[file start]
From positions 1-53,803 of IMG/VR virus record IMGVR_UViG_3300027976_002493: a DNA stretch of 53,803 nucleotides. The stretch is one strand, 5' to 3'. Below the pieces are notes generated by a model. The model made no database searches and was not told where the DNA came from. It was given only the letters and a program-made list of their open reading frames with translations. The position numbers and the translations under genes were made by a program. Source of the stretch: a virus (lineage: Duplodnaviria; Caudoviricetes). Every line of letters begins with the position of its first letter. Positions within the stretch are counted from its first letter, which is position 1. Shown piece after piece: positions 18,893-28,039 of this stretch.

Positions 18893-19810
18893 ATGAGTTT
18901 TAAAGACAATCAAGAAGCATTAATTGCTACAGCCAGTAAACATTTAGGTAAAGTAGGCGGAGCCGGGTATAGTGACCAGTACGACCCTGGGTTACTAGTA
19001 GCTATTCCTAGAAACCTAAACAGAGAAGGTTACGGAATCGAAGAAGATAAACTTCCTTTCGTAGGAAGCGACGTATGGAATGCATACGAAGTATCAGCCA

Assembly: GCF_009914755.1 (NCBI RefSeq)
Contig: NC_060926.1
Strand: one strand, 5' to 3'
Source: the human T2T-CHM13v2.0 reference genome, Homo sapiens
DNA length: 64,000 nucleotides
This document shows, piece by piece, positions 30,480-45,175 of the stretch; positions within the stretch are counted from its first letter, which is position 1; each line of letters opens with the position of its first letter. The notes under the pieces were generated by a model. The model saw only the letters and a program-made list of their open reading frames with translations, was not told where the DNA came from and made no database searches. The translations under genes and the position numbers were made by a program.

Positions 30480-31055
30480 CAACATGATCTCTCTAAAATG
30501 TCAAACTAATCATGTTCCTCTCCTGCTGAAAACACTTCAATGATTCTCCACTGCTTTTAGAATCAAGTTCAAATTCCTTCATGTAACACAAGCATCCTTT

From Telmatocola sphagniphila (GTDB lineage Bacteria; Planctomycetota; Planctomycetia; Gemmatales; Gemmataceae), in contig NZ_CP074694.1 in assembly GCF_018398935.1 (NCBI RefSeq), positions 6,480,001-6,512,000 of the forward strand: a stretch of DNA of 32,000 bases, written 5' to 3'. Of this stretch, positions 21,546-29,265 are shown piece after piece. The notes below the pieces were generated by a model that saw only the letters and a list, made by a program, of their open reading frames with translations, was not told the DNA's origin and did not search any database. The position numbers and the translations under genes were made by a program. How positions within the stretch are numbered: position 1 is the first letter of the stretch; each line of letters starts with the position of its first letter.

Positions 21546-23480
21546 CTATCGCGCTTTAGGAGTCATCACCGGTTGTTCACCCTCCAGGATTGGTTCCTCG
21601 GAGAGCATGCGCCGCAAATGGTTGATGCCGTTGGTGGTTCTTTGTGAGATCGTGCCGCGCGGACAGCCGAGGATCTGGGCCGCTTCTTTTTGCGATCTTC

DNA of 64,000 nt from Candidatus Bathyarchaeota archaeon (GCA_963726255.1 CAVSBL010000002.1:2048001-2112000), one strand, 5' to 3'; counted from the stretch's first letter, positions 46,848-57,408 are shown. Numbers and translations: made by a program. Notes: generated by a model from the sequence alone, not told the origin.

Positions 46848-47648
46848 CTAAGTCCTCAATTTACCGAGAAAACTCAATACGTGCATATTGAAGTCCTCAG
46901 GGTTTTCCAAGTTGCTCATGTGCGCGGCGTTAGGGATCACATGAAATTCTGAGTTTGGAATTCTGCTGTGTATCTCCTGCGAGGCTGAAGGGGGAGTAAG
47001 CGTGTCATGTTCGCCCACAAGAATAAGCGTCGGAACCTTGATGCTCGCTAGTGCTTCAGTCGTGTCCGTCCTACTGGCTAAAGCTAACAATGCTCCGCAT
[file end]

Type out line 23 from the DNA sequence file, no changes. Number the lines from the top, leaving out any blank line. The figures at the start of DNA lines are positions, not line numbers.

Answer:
47001 CGTGTCATGTTCGCCCACAAGAATAAGCGTCGGAACCTTGATGCTCGCTAGTGCTTCAGTCGTGTCCGTCCTACTGGCTAAAGCTAACAATGCTCCGCAT